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decided: February 4, 1981.


No. 52 May Term, 1979, Appeal from the Order of the Superior Court, No. 94 March Term, 1978


Bruce D. Foreman, Harrisburg, for appellant.

Marion E. MacIntyre, First Asst. Dist. Atty., for appellee.

Eagen, C. J., and O'Brien, Roberts, Nix, Larsen, Flaherty and Kauffman, JJ. Larsen, J., filed a dissenting opinion in which Kauffman, J., joined.

Author: Nix

[ 493 Pa. Page 323]


In this appeal we are presented with a collateral attack upon a judgment of sentence entered April 2, 1971 by the Court of Common Pleas of Dauphin County requiring appellant to serve a term of imprisonment of not less than 10 nor more than 20 years for the crime of aggravated robbery. At the time of the imposition of this sentence, the court directed that it be computed consecutively with a life sentence that had been previously imposed under a murder indictment arising from the same criminal episode. We find that the imposition of this second punishment for the charge of robbery violated the multiple punishment aspect of the Double Jeopardy Clause of the Fifth Amendment.

On the morning of December 2, 1968, a branch bank of the Dauphin Trust Company in Harrisburg was robbed. During the course of the commission of the robbery a patron of the bank was shot and killed. Appellant and two other persons were apprehended and appellant was indicted for murder on December 12, 1968. Almost two months later (February 3, 1969) he was also indicted on charges of aggravated robbery, conspiracy, and unlawful carrying of firearms, as a result of the same incident. On May 2, 1969, appellant was arraigned on all charges, entered a plea of not guilty to each bill of indictment and requested trial by jury.

On June 2, 1969, appellant changed his plea from not guilty to guilty on the murder indictment. Three days later, a three-judge panel conducted a degree of guilt hearing at which it was determined appellant was guilty of murder of the first degree, based upon a finding that the killing was perpetrated in the course of and was in furtherance of the robbery.*fn1 The penalty was set at death. This Court affirmed the conviction. Commonwealth v. Tarver, 446 Pa. 233, 284 A.2d 759 (1971) (Tarver I). On February 19, 1971, the death penalty was modified by the court below to life imprisonment.

[ 493 Pa. Page 324]

Approximately six months after the entry of the sentence on the guilty plea, appellant was rearraigned on the remaining non-homicide charges and reaffirmed his plea of not guilty. The trial on these charges commenced February 11, 1970 and appellant was found guilty by a jury of all charges. Post-trial motions were dismissed and sentence imposed under the robbery indictment, as previously stated. An appeal was filed with the Superior Court which resulted in an affirmance. Commonwealth v. Tarver, 221 Pa. Super. 797, 291 A.2d 899 (1972). Still represented by trial counsel, appellant petitioned this Court for allowance of an appeal. We granted review and thereafter affirmed the Superior Court in Commonwealth v. Tarver, 467 Pa. 401, 357 A.2d 539 (1976) (Tarver II).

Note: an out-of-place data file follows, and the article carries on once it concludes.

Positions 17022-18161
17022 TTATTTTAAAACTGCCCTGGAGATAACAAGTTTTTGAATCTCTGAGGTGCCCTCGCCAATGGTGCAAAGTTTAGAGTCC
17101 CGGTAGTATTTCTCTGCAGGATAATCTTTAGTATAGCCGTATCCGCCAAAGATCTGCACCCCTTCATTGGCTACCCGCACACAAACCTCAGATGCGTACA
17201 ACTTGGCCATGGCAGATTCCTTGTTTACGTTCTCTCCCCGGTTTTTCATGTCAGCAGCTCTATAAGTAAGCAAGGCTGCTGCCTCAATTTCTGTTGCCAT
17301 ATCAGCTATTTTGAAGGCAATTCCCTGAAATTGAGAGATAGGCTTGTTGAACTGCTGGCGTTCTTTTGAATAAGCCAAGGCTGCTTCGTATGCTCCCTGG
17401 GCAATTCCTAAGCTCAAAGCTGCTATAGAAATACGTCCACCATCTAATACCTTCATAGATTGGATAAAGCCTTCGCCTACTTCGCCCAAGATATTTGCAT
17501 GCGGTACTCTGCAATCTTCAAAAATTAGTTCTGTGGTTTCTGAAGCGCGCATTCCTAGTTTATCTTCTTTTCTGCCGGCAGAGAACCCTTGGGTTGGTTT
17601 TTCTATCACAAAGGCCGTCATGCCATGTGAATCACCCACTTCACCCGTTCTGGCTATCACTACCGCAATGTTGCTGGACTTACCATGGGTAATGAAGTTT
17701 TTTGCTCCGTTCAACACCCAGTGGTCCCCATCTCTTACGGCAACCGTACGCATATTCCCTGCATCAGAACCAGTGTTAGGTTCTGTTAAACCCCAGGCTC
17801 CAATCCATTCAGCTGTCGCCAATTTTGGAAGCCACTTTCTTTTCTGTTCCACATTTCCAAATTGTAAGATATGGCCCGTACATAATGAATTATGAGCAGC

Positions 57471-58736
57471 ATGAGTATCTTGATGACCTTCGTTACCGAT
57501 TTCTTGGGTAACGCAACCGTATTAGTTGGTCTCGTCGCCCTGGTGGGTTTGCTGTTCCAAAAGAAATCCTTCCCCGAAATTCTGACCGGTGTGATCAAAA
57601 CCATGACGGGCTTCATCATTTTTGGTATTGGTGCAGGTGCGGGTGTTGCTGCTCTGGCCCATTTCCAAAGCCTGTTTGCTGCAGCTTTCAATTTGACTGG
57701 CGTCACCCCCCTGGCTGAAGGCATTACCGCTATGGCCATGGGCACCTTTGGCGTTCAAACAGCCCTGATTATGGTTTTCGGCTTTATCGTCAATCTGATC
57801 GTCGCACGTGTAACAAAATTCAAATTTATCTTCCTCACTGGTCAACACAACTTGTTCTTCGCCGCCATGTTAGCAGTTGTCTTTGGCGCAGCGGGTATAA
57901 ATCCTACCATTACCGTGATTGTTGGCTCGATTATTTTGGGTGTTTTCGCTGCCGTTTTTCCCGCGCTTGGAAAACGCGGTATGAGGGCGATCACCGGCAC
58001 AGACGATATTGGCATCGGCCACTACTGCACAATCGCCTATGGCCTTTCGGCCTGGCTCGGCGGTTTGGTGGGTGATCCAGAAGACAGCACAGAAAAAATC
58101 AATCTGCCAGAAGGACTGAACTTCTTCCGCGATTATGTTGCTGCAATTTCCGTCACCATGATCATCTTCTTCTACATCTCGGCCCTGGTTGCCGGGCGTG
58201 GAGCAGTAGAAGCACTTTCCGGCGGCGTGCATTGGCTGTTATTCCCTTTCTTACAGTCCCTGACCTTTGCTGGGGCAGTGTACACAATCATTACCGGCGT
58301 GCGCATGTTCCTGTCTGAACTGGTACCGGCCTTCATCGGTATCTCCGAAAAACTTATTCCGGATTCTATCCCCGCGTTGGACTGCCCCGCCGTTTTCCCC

On March 14, 1978, appellant, pro se, filed a Post Conviction Hearing Act*fn2 petition wherein a violation of double jeopardy was asserted. The petition also raised the question of the effectiveness of previous counsel. Counsel was appointed to assist him in that proceeding. The petition was denied, without hearing, by the P.C.H.A. court on April 26, 1978. That denial was affirmed by the Superior Court relying upon Commonwealth v. Sparrow, 471 Pa. 490, 370 A.2d 712 (1977). We again granted review.

The specific question raised by the instant double jeopardy claim is whether the imposition of sentence on a constituent offense is impermissible where the offender has previously been sentenced upon the greater offense. To begin consideration of this question, it will be helpful to identify certain basic principles that govern this area of the law.

The double jeopardy protection of the Fifth Amendment of the United States Constitution has been made applicable to the States through the Fourteenth Amendment. Benton v. Maryland, 395 U.S. 784, 89 S.Ct. 2056, 23 L.Ed.2d 707 (1969). That clause provides: ". . . nor shall any person be subject for the same offense ...

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